A couple of days ago a young lady in our high school took her own life.

She was a freshman.

14, maybe 15 years old. Sad man, just sad.

I’m not sure why she did this. We’ll never know actually. But it broke my heart when I heard the news.

Her family has to be devastated. Our students are stunned. Shocked.

As a father of a 16 year-old daughter, the death hit home.

I knew the young lady. She always had a smile on her face. As I compose this entry, I am fighting back tears.

Suicide is a complex issue. Everyone has an opinion on it.

Who really knows what people are going through?

Everyone has problems.

No one is immune to them.

We can never tell what our friends or family are going through.

Suicide is often carried out as a result of despair, the cause of which is frequently attributed to a mental disorder such as depression, bipolar disorder, schizophrenia, borderline personality disorder,[1] alcoholism, or drug abuse,[2] as well as stress factors such as financial difficulties, troubles with interpersonal relationships, and bullying

I found the above content on Wikipedia. I know it’s hard for someone to talk about these problems.

We keep things bottled up. Sometimes it’s too embarrassing for one to discuss what is going on. There’s shame. Call it what you want. But something has to be done.

I wish the young lady that took her life would have talked to someone. I wish someone knew that she was struggling.

There’s help.

Always someone willing to listen.

If you know someone who has talked of suicide, please do something. Don’t just sit there and do nothing. If you notice someone acting differently, speak up.

Life is tough, but we have to do all we can to stick it out.

We have to fight. We can’t let problems lick us. Gotta fight!

Bottom line is we have to work hard to get through our problems – and we need each other.

We can do it. Gotta band together.

I know it’s easier said than done, but we need to pull together and help.

As a group we can defeat suicide.



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8 Responses to SUICIDE

  1. GT says:

    Well said Red.

  2. Mudge says:

    It never goes away it easers with time but every once in awhile it pops into your mind and you feel just as bad as you do right now I lost a nephew who was like a son You keep thinking was there somthing you could of done. I hate to be barer of bad news but you will carrie it the rest of your life. How I deal with it I just think that Iam. happy to know him for as long as I did My heart is with you

  3. bob terry says:

    I wish I had answers for this problem, but I don’t even have questions. It is so complicated. For three years, I was chairman for The Center for Reflective Parenting, which came out of UCLA Medical. We trained people in the mental health field. I was the only person in this organization, who was not a psychiatrist or psychologist. Why they asked me onto the board and subsequently made me the chairman baffles most people. It was a real eye opener for me to fully appreciate the state of mental health. Our society needs to recognize that the mental health of children needs to be addressed, but, first we must cherish the lives of children. In the meantime, I will pray for the soul of this young lady and her family.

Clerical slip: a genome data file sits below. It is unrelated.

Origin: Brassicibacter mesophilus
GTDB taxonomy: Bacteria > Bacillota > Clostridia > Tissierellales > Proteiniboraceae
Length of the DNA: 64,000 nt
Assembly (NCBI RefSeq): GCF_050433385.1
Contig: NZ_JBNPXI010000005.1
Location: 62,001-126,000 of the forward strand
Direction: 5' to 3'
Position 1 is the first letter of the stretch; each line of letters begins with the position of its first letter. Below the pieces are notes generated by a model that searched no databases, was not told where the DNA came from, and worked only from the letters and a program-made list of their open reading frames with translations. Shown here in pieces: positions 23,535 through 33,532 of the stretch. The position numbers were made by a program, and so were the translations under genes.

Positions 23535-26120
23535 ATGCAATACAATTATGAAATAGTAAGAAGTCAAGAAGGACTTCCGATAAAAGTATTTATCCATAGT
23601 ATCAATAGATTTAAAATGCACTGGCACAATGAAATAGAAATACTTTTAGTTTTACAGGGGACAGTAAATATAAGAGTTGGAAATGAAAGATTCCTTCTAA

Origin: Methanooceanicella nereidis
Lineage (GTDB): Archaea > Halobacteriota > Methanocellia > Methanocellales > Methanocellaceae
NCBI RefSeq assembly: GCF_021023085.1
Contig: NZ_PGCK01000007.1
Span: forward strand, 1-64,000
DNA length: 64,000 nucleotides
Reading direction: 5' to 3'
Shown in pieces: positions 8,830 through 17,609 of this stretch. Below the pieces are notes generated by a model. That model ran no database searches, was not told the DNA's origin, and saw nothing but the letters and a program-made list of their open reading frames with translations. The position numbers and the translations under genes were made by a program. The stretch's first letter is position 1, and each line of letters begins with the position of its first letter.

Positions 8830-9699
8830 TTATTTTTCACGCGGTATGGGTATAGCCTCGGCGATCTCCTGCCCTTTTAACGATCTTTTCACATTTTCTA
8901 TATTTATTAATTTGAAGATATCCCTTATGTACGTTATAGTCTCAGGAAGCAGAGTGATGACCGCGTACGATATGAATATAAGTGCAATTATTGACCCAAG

4. Emmett Hoops says:

    Suicide is in every human culture. It is one of the most enduring, least understood phenomena of our existence.

    We see people engaging in suicidal behavior every day. People continue smoking cigarettes, though everyone knows it’s like playing Russian roulette. People you’ll see in any bar, every single day, destroying their bodies. People driving on the BQE without a seatbelt on. The 25% of drivers who, on any Friday night, are legally intoxicated. People who hate incessantly: the xenophobes, the racists, those whose anger acts like a hand grenade in the heart.

    Freud called such behavior a “death wish.” It’s in all of us, to one degree or another. Who’s to say that a chain-smoking 18-beer-a-day drinker isn’t just as surely killing himself as a person with a gun to his head and a desire to pull the trigger?

    What is it that makes us behave like this? I wish I knew. Or maybe we all do know it, and we’re afraid of the answer.

    I tell my second graders every now and then that we are living in the best days of human history. It’s true, too: all the things that people in the past wanted to do differently, we’re doing now. We’re the beneficiaries of millennia of wishes. Yet we’re still plagued with doubt, disillusionment, and disappointment.

    We need to start with ourselves and our families. Confucius saw the family as the place where our behavior most closely affects the social order; thus the way to improve society and the way to add to social harmony is to act on oneself. Think about how we treat members of our own families and act on that.

    Suicide is especially tragic because it affects everyone, not just the devastated immediate family. We all feel as if we’ve been told that all our suffering and bearing up under difficulty has been for naught. We stop and reassert our love of life, yet there is a nagging fear that we, too, might be susceptible to the temptations of an upcoming exit ramp.

    My most sincere condolences go out to everyone who knew this girl.

  5. Gerard clifford says:

    Red you are so right we have to pull together and help,people who chose suicide feel there is no way out but to kill themselves.and Emmett you bring great insight many people commit what I call slow suicide,either drinking or smoking themselves to death not eating right.we have to reach out to one another, one simple act of kindness can
    Make all the difference.

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